Saran Wrap Sex-Ed Bill Fit For Neither Birds Nor Bees

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Decoding the Saran Wrap sex education bill on Beacon Hill is simple:  Make the bizarre normative and take away local control.

The bill’s title, “An Act Relative to Healthy Youth,” is laughable, since it seems bent on making youth unhealthy. Along with some boilerplate paeans to abstinence and delaying sexual activity is a mandate for the state’s education board to put in every school district a Planned Parenthood-approved guide to debauchery.

But even social liberals ought to be concerned about this bill, for reasons we’ll get to shortly.

Ostensibly, the bill doesn’t force school districts to do anything. But that’s only if school officials decide not to provide sex education at all. If they do, then they’d have to use the state’s new curriculum. Among other things, the curriculum describes ways to make Saran Wrap a substitute for a condom.

They’d also have to follow the statute, which calls for:

“Discussion of healthy relationships, including affirmative representation of lesbian, gay, bisexual, and transgender individuals, relationships, and families”

Note that the language isn’t about acknowledging the existence of such individuals and relationships, but making sure they get “affirmative representation.” Have religious, moral, psychological, or common-sense objections to such situations? Go to the back of the bus, where you belong.

But there’s a yet-more-fundamental problem with the bill’s approach, which envisions teachers talking about “Ways to effectively discuss safe sexual activity.”

There is no such thing as safe sex. Every sexual encounter is serious and life-altering. That life-altering can be good or bad, depending on the context. But it’s not neutral.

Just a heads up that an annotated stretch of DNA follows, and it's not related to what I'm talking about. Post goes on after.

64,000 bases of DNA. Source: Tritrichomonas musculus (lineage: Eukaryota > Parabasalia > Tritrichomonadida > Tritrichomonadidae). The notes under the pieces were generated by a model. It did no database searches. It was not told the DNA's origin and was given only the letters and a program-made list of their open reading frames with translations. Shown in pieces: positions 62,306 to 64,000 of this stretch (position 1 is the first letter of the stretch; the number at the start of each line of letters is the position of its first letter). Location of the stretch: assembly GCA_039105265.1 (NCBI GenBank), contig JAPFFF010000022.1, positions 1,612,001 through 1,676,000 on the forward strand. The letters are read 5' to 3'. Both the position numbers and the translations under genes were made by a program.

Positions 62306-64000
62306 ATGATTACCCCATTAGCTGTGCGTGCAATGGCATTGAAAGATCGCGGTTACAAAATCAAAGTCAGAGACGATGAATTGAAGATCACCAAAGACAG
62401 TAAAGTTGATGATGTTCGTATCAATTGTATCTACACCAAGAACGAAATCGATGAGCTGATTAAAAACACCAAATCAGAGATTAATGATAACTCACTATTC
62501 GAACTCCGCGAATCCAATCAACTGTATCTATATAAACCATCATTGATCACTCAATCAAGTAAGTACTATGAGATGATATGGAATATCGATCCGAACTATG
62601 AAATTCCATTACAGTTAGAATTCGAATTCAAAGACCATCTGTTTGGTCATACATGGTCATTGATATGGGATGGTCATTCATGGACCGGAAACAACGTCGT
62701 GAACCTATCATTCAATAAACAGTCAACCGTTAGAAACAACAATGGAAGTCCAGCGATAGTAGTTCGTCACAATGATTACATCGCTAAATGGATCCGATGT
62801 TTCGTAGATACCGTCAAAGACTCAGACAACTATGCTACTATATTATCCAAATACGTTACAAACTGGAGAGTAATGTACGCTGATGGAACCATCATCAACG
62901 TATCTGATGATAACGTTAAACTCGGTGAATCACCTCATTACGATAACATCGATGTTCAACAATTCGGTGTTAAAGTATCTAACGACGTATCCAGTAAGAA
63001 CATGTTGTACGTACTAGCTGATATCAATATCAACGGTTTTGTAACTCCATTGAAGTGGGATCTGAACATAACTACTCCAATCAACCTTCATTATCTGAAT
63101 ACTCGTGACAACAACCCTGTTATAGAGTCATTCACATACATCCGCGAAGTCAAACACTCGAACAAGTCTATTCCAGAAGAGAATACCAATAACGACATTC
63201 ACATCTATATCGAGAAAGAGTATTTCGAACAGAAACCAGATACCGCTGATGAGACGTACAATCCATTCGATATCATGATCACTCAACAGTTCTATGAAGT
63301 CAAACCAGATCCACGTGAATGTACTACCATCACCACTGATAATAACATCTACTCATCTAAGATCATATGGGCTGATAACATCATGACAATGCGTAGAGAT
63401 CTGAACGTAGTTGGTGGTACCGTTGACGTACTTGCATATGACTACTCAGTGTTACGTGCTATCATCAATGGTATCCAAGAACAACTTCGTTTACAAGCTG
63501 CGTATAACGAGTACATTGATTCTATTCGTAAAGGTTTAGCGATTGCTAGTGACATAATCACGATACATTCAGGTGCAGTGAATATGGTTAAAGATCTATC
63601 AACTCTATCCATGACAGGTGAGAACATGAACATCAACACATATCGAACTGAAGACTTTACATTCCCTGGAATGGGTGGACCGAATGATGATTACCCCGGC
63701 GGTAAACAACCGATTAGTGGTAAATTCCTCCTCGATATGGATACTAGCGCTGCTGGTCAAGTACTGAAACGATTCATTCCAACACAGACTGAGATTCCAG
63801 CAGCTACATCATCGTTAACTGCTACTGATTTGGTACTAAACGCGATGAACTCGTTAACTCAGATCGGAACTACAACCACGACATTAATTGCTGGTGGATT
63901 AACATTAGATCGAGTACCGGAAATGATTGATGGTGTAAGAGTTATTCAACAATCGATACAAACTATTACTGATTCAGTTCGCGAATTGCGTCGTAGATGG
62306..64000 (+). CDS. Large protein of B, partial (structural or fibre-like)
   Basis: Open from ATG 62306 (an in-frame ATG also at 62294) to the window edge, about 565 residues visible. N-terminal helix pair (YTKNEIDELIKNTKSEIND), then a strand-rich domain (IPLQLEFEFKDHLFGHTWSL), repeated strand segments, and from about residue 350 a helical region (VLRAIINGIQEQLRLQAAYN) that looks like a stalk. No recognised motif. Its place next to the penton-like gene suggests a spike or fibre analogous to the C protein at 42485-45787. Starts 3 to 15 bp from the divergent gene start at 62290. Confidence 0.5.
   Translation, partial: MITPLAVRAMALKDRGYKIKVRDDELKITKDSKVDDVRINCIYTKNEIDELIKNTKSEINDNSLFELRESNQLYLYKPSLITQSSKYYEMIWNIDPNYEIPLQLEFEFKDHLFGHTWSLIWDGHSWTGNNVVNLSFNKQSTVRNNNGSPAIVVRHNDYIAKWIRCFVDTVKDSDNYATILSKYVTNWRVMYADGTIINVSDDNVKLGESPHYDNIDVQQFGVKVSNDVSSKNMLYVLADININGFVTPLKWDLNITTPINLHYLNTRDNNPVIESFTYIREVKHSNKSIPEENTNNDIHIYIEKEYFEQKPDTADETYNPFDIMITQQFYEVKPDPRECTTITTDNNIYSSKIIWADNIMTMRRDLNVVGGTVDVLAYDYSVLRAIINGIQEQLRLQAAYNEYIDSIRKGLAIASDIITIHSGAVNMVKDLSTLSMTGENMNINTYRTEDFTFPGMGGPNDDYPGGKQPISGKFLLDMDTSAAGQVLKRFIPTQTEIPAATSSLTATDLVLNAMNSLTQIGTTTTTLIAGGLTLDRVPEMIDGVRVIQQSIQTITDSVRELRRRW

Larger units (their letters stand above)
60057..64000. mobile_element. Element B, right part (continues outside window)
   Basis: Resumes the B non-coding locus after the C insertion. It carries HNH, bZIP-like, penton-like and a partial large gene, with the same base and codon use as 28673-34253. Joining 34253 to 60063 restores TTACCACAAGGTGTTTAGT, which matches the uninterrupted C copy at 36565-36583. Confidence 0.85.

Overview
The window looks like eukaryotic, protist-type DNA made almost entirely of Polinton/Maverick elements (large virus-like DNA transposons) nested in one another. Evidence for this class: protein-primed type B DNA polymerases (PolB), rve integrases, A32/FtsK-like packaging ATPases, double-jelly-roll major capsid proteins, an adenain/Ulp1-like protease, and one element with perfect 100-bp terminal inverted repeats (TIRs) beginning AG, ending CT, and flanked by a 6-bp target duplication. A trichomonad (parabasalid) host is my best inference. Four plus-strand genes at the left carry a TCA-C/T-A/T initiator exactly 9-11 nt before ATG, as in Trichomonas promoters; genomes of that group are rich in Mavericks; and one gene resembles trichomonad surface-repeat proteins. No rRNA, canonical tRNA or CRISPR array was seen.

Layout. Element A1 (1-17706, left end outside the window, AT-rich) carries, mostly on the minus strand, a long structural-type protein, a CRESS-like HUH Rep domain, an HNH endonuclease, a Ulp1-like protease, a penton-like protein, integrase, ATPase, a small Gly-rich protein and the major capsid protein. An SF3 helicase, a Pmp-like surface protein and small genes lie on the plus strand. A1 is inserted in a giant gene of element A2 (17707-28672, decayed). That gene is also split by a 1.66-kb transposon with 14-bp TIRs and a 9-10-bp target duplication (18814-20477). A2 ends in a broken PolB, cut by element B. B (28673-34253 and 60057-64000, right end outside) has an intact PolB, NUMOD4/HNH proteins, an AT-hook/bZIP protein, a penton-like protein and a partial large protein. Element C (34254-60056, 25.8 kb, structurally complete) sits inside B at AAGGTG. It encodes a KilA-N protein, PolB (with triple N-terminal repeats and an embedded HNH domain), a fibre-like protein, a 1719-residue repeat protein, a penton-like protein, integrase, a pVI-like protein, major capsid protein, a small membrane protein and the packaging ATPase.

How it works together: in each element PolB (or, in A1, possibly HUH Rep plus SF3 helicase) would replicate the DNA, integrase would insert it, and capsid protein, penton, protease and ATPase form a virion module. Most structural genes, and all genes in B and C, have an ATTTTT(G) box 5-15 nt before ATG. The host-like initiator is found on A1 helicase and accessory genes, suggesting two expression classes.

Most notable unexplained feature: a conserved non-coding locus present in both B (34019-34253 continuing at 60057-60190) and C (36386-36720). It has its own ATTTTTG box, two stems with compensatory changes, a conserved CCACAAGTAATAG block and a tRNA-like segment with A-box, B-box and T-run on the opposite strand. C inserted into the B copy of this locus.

Moreover, sexual activity is dangerous. It can lead to harmful and even fatal diseases, and it can hurt emotional and spiritual well-being.

Or:  It can strengthen a lifelong commitment and lead to the creation of a loving family.

But there is no in-between way, of temporary carefree fun and pleasure that has no other consequence.

A sane approach to sex education would show teen-agers how human sexual activity works and then emphasize that it doesn’t work for them, because they’re not ready for it. It wouldn’t have to preach a particular religious point of view, but it ought to acknowledge such views, and it ought not to assume they’re stupid or wrong.


Well, here’s where the bill ought to concern you, too:  It guts local control. No more would local school committees be able to set their own policies on how to teach about sex, and no more would local superintendents and principals decide how to carry them out.

If you’re a social liberal, if you believe teen-agers will be teen-agers and as long as it’s consensual and no one gets physically injured or pregnant it doesn’t matter what they do to each other, this state-knows-best approach should still bother you. What if some day (shudder) a conservative starts running the state board of education and adopts a curriculum approved by a conservative group that teaches that all sexual activity outside of (one-man-one-woman) marriage is immoral and likely to send its participants on a road to Hell? What if it suddenly becomes illegal to teach some approach that’s neutral or on the other side?

That’s where this bill leads; and that’s another reason why this bill should be rejected.